And it's not even clear that West Bank Palestinians favor these talks. Last Sunday, they rallied against peace until PA police violently suppressed the protest. Human Rights Watch has urged the Palestinian government to investigate the police beatings.

At best, the PA can deliver only half of any peace that it promises, which lets Palestinians have their cake and eat it too: the PA can extract painful territorial concessions from Israel at the negotiating table, while Hamas can continue terrorist attacks to achieve the one-state solution embraced on Facebook by PA "peace negotiator" Mohammad Shtayyeh.

5) Transferring the West Bank could be Israel's geostrategic undoing. Jordan could collapse any day from a flood of about 500,000 Syrian refugees (and growing daily); severe poverty; popular discontent over corruption, inequality, and lack of freedom; acute water shortages; and/or Muslim Brotherhood action to overthrow King Abdullah's monarchy. These factors make the Abdullah regime's survival increasingly uncertain. After Israel militarily withdraws from the West Bank, will Hamas topple the PA there as it did in Gaza (two years after Israel's 2005 Gaza withdrawal)? What if the Hamas-allied Muslim Brotherhood then takes over Jordan? If Jordanian-Palestinians -- the largest ethnic group in Jordan -- create a Palestinian state there (as advocated by this Jordanian-Palestinian writer), would Palestinians effectively have two states? The range and severity of threats to Israel from the combination of a post-Abdullah Jordan and a Palestinian West Bank state are considerable. Is it even possible to address these Israeli security concerns in a way that leaves Palestinian negotiators satisfied enough to sign a peace treaty?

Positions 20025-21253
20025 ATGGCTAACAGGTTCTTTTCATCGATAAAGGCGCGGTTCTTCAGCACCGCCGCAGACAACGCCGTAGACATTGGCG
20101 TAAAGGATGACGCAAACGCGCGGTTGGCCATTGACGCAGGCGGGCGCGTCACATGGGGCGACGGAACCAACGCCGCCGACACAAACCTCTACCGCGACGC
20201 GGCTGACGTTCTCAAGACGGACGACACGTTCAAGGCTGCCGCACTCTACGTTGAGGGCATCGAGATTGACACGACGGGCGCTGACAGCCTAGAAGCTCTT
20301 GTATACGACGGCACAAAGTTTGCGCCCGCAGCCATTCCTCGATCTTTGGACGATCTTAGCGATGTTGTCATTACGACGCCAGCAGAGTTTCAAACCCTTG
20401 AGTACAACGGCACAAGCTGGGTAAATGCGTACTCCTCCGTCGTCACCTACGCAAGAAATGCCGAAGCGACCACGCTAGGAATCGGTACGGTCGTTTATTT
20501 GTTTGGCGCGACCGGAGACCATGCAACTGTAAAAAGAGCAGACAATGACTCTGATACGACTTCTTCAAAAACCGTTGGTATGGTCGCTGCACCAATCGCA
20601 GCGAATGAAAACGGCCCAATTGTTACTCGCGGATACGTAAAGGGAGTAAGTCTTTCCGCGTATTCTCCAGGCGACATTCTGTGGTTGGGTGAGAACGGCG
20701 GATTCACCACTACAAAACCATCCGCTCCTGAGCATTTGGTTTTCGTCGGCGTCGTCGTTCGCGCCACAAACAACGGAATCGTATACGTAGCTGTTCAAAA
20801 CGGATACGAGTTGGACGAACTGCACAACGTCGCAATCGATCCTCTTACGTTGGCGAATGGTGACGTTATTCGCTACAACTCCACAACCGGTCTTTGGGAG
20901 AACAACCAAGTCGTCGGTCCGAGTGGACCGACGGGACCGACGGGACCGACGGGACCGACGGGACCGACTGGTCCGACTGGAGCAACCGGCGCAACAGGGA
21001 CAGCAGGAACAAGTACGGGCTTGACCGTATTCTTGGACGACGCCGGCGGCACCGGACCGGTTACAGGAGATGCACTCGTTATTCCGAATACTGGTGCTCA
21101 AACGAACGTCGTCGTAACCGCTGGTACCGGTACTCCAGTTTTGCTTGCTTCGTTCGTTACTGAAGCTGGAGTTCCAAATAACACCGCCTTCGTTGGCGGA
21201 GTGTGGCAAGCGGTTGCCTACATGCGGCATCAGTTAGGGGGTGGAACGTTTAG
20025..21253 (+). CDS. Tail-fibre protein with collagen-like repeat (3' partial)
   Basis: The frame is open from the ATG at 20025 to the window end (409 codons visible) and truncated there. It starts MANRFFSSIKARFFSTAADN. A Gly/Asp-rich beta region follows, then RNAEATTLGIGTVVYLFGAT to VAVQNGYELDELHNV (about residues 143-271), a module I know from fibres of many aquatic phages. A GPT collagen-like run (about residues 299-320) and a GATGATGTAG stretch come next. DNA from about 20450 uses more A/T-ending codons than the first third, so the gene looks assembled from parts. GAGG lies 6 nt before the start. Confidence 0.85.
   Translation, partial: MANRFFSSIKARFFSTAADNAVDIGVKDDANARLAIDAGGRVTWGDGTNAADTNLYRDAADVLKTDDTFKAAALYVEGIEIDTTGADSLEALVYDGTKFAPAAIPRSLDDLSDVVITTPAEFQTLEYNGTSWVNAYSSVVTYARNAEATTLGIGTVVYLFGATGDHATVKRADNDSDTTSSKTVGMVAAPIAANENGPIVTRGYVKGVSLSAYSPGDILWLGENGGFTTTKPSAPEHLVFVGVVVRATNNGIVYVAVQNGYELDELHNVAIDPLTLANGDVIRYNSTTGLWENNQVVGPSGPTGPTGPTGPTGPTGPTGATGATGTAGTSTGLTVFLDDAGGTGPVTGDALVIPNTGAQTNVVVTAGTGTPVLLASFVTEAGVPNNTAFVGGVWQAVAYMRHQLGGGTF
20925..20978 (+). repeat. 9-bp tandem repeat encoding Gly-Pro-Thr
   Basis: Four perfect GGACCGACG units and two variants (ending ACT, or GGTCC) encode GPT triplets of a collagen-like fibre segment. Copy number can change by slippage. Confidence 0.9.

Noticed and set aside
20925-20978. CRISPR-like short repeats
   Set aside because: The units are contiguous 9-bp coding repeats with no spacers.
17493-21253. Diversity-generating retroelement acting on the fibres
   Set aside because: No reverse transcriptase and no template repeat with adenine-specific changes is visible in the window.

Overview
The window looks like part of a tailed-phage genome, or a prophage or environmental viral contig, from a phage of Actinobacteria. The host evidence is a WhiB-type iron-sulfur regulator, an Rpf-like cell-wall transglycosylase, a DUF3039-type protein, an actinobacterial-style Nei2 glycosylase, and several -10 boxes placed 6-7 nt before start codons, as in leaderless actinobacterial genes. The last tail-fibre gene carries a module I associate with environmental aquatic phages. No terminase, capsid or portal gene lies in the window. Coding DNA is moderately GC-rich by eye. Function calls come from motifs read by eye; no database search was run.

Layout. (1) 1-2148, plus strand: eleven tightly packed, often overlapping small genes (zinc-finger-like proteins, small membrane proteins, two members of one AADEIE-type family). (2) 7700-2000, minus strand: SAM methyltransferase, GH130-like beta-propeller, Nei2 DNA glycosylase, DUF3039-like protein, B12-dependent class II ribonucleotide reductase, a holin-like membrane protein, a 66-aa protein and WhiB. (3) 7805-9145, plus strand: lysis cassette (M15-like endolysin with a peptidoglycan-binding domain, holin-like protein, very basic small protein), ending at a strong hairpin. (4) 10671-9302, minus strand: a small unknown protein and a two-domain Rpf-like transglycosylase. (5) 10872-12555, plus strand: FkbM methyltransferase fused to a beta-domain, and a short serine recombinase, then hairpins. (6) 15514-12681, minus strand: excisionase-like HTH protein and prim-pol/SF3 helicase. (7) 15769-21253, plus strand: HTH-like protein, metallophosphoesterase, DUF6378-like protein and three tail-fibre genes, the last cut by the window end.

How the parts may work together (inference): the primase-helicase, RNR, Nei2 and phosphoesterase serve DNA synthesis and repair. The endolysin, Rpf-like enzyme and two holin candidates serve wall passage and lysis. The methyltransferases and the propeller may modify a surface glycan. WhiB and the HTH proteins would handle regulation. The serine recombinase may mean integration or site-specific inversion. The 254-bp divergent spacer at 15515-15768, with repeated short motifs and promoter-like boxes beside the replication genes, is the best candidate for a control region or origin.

With so many inherent defects in the current peace talks, why would the U.S. push its most reliable Mideast ally (and the only Middle East democracy) into such perilous waters or inevitable blame? One explanation is the increasingly fashionable idea (promoted by Arab governments) that settlements are blocking a peace deal that would produce Mideast stability. But inconvenient facts completely contradict this idea: Syria, Lebanon, Iraq, Egypt, Bahrain, and Yemen (etc.) would remain the same conflict-torn mess as they are now after any Israeli-Palestinian peace.

Noah Beck is the author of The Last Israelis, an apocalyptic novel about Iranian nukes and other geopolitical issues in the Middle East.


Page Printed from: http://www.americanthinker.com/articles/../2013/08/the_five_flaws_of_kerrys_mideast_peace_process.html at August 02, 2013 - 01:59:06 PM CDT



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Washington Post: "Fox News must apologize to muslim terrorist Reza Aslan"




August 01, 2013

The enemedia is still in an uproar over Fox's Lauren Green daring to question the motives their darling of the moment, Khomeinist Reza Aslan, a board member of a lobbying group for the bloodthirsty Jew-hating Iranian mullahs. They're not demanding that Green be beheaded (yet), but they are demanding an apology: the Washington Post actually ran a piece by Erik Wemple entitled, "Fox News must apologize to Reza Aslan."

Can you imagine? This foul-mouthed, immature subversive Aslan is fawned over on every show by everyone -- and one interviewer goes off the reservation, and the enemedia lines up the firing squad. Can you imagine what they would be doing if Reza faced one-hundredth of the negative, prosecutorial media coverage I get, and other foes of jihad get, on a routine basis? Reza would be in a towering rage, firing off f**k bombs on twitter left and right, and the Washington Post would have to run a special section devoted to nothing but demands for apologies to him.